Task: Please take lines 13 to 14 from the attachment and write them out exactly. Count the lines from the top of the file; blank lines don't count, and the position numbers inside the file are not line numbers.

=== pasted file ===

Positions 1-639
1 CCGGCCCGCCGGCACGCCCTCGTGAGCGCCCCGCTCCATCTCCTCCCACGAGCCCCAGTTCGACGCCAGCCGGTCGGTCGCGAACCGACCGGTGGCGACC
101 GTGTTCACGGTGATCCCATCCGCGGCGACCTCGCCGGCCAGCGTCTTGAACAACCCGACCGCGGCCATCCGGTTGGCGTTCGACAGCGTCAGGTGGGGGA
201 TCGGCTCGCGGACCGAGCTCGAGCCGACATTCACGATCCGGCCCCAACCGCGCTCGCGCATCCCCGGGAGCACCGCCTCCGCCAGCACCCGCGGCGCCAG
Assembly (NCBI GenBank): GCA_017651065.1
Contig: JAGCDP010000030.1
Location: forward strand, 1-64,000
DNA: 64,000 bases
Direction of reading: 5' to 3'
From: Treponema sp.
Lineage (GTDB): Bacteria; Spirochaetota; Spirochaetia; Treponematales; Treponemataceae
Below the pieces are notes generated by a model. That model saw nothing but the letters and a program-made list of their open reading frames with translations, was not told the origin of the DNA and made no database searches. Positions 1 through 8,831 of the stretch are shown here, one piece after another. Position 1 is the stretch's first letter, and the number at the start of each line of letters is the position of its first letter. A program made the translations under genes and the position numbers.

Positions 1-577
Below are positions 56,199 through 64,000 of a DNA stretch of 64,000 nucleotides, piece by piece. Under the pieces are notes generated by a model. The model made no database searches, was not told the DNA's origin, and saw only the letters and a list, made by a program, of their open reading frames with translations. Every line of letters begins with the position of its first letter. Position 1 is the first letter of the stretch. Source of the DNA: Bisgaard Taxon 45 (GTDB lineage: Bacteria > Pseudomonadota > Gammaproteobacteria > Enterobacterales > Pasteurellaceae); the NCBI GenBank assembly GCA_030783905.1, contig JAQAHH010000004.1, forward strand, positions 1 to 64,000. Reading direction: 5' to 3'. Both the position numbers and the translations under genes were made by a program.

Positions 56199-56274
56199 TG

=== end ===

Positions 1-577
Below are positions 56,199 through 64,000 of a DNA stretch of 64,000 nucleotides, piece by piece. Under the pieces are notes generated by a model. The model made no database searches, was not told the DNA's origin, and saw only the letters and a list, made by a program, of their open reading frames with translations. Every line of letters begins with the position of its first letter. Position 1 is the first letter of the stretch. Source of the DNA: Bisgaard Taxon 45 (GTDB lineage: Bacteria > Pseudomonadota > Gammaproteobacteria > Enterobacterales > Pasteurellaceae); the NCBI GenBank assembly GCA_030783905.1, contig JAQAHH010000004.1, forward strand, positions 1 to 64,000. Reading direction: 5' to 3'. Both the position numbers and the translations under genes were made by a program.